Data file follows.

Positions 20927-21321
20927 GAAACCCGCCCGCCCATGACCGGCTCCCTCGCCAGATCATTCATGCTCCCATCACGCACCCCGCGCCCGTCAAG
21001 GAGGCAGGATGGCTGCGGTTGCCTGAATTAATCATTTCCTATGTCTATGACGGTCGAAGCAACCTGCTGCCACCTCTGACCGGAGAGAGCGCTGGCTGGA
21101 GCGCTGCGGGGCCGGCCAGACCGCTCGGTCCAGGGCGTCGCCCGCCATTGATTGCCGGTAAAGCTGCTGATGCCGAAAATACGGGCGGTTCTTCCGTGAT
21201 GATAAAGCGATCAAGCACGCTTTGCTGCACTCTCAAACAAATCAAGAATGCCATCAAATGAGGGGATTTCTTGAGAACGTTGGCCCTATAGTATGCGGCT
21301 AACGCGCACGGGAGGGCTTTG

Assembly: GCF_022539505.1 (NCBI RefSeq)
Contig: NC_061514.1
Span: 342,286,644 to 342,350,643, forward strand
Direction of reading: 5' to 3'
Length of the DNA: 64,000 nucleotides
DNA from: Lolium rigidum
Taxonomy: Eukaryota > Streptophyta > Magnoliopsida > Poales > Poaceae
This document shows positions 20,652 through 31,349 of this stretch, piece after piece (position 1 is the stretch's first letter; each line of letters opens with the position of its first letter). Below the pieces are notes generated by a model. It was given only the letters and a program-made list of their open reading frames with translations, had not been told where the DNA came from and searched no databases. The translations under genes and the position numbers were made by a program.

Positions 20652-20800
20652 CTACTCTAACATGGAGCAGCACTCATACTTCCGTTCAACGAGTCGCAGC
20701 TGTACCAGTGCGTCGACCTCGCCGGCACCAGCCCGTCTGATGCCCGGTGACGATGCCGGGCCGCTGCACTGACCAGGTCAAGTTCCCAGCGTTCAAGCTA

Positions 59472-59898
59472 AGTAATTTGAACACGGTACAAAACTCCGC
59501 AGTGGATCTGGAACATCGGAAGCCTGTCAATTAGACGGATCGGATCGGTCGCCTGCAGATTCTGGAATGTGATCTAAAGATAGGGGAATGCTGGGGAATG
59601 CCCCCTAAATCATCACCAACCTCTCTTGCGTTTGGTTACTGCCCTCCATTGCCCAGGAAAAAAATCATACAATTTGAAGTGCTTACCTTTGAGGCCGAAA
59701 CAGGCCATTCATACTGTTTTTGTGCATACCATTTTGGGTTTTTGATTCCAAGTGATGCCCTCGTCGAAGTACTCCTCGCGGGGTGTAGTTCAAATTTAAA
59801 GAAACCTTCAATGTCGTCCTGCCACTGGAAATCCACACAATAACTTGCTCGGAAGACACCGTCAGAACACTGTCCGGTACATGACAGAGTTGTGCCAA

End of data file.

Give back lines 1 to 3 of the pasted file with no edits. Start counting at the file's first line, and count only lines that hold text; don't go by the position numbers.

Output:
Positions 20927-21321
20927 GAAACCCGCCCGCCCATGACCGGCTCCCTCGCCAGATCATTCATGCTCCCATCACGCACCCCGCGCCCGTCAAG
21001 GAGGCAGGATGGCTGCGGTTGCCTGAATTAATCATTTCCTATGTCTATGACGGTCGAAGCAACCTGCTGCCACCTCTGACCGGAGAGAGCGCTGGCTGGA